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181

Browsing vs. searching for product information

UIE have tested whether users shopping online prefer to search or use category links when looking for specific products. They found that the design of the site and the type of products being sold determined user behaviour.

Even though many users claim that they always go to search immediately, there wasn't a single user in the study who always chose the search engine first. On the contrary, 20% of the participants chose links exclusively.

UIE concludes that users seem to use the search engine as a fallback when links doesn't satisfy their needs.

Links:

  • The article Are There Users Who Always Search? Open link in new window

Henrik Olsen - March 21, 2003

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See also: Research (129)  Navigation (63)  Search (27) 


 

182

Cascading vs. index menu layouts

SURL has compared user performance and satisfaction of horizontal and vertical cascading menus to a categorical index menu layout. They found considerable differences in task completion times that strongly favoured the index menu. The poorest performer, both objectively and subjectively, was the horizontal dropdown menu.

Links:

  • The article Cascading versus Indexed Menu Design Open link in new window

Henrik Olsen - March 16, 2003

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See also: Research (129)  Navigation (63) 


 

183

Scrolling is faster that paging

SURL has examined the use of paging vs. scrolling in reading passages of text. The study showed that that it took the participants significantly longer to read text split into multiple pages compared to full text layouts, where they had to scroll.

"Participants stated that they found the Paging condition to be "too broken up," and that they had to "go back and forth" quite a bit to search for information. It is possible then, that for searching as well, viewing more of the document on a single screen facilitated easier scanning."

Links:

  • The article The Impact of Paging vs. Scrolling on Reading Online Text Passages Open link in new window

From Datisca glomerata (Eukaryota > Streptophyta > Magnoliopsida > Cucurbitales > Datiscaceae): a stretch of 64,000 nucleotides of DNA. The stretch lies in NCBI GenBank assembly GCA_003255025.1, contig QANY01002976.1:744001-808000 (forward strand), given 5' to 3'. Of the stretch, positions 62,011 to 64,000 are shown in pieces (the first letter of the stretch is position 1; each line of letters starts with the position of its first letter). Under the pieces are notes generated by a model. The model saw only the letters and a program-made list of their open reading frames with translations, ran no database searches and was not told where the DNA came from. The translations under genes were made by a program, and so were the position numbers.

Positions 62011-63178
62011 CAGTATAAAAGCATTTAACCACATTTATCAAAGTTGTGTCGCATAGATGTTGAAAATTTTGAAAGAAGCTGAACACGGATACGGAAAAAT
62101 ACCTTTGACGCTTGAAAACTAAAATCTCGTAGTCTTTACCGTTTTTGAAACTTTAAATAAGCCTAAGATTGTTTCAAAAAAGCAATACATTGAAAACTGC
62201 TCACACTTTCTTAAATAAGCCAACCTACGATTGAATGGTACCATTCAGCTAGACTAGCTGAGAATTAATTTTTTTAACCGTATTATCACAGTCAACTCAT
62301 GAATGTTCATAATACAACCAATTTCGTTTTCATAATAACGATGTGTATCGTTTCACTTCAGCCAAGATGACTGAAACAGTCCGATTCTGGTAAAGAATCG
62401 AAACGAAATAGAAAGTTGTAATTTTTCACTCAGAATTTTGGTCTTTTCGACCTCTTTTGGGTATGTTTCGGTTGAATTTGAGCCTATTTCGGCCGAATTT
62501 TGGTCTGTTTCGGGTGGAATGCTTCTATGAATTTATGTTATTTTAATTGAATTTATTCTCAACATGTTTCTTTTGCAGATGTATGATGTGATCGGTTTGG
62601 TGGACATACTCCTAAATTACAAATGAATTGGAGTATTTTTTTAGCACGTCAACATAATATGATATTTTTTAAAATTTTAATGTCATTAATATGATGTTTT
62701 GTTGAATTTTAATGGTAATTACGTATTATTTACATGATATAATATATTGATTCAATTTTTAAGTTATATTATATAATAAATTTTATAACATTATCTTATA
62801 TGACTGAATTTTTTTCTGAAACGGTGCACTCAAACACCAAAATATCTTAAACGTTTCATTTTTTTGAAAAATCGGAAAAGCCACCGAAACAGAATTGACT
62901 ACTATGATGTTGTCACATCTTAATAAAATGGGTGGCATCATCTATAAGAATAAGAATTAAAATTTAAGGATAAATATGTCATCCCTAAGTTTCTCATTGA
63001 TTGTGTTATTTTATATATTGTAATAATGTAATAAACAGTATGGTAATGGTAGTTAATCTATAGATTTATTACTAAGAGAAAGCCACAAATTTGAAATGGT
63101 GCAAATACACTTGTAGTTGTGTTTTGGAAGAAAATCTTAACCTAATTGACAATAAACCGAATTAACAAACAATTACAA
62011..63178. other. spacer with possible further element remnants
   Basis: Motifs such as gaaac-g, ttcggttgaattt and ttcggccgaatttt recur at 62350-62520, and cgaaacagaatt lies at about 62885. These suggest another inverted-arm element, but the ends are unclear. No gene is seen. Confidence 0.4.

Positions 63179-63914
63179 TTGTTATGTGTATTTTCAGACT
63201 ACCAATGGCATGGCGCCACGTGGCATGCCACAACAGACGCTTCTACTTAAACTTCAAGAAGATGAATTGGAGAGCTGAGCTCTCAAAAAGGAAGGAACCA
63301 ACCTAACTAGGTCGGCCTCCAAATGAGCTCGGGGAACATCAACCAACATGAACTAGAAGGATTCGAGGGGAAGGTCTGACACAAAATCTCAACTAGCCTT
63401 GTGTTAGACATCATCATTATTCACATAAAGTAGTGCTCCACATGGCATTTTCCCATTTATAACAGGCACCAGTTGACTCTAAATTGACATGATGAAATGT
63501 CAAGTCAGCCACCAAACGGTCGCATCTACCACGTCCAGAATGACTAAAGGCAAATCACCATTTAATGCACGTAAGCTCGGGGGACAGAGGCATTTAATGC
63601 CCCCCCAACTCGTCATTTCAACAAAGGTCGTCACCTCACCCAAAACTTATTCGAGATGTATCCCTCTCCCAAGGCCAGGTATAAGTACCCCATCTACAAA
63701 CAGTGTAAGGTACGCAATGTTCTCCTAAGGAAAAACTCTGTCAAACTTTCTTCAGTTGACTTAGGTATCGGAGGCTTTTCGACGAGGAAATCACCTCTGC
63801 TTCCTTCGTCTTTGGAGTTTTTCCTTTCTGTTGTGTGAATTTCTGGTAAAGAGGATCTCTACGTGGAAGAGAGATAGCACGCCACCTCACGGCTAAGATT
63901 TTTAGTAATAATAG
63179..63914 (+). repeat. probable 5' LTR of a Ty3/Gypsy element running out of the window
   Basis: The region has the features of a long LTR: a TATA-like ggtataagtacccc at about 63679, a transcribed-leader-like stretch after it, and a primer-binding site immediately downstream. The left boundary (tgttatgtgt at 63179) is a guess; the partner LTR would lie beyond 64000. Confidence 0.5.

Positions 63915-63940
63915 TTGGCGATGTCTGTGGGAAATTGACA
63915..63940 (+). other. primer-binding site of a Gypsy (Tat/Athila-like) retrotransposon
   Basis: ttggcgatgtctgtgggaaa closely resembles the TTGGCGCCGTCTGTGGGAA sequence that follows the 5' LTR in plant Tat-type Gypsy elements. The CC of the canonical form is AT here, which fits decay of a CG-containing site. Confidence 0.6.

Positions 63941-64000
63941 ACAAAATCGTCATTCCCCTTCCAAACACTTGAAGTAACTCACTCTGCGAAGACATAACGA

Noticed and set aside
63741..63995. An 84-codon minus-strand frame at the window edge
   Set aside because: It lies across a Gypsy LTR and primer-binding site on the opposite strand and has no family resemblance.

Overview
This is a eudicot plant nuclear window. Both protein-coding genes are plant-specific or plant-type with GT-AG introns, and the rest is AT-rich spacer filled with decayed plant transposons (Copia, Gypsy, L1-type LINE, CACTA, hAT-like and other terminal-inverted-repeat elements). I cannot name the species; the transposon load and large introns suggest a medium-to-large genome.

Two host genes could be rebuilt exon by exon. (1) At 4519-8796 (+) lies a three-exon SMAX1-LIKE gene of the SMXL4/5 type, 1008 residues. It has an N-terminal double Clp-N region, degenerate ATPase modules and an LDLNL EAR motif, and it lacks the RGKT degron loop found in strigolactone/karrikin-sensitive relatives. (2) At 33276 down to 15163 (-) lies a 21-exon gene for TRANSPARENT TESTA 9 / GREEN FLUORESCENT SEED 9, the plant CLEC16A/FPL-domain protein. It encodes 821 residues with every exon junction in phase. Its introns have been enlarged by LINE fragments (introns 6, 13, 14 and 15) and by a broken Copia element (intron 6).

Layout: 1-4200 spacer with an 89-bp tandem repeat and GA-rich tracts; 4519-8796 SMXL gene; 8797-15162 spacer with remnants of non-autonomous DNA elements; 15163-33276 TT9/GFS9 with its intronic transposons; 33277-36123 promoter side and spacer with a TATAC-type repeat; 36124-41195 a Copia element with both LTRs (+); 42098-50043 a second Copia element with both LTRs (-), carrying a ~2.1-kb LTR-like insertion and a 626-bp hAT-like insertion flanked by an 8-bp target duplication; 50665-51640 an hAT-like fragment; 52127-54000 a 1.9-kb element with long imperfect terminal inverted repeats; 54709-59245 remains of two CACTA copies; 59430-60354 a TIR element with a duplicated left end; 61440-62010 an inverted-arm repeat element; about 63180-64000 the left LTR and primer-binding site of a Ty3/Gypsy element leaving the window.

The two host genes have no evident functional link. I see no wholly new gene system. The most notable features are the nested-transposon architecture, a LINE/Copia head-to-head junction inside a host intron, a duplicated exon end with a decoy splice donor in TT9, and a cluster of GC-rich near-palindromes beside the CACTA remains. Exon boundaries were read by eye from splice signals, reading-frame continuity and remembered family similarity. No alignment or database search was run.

Henrik Olsen - February 27, 2003

Permanent link Comments (1)

See also: Navigation (63)  Web page design (40)  Research (129) 


 

184

Investor Relations Website Design

NN/g has tested 42 users performing investment-oriented task on 20 company websites. Some of the results showed that:

- 70% of the users completed the tasks
- 35% of the users couldn't get a copy of the company's latest quarterly report
- 77% couldn't find the high/low share prices for an earlier quarter

Jakob Nielsen concludes that:

- Individual investors are intimidated by overly complex IR sections and need simple summaries of financial data.
- Professional investors are using other sources of financial information and just want management's visions about the company's future
- Both individual and professional investors want company background information and overview of recent news

If you can afford it, NN/g offer a 121 pages report with 65 design guidelines for improving IR usability.

Links:

  • The article Investor Relations Website Design Open link in new window

Henrik Olsen - February 18, 2003 - via Jakob Nielsen's Alertbox

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See also: Tips and guidelines (95)  Research (129)  Sections (8) 


 

185

Homepage real estate allocation

According to Jakob Nielsen, only 39% of the space of web site front pages is used for areas of user interest (when including browser tool bars and borders). In a study, the following use of browser real estate was found:

- Unused: 20%
- Navigation: 20%
- Content of interest to users: 20%
- Operating system and browser overhead: 19%
- Self-promotions (ads for the site's own stuff): 9%
- Welcome, logo, tagline, and other site identifications: 5%
- Filler (useless stock art, such as "smiling ladies"): 5%
- Advertisements: 2%

I especially like the "Filler (useless stock art, such as "smiling ladies")". This is properly what others would call "graphic design" or "branding" elements.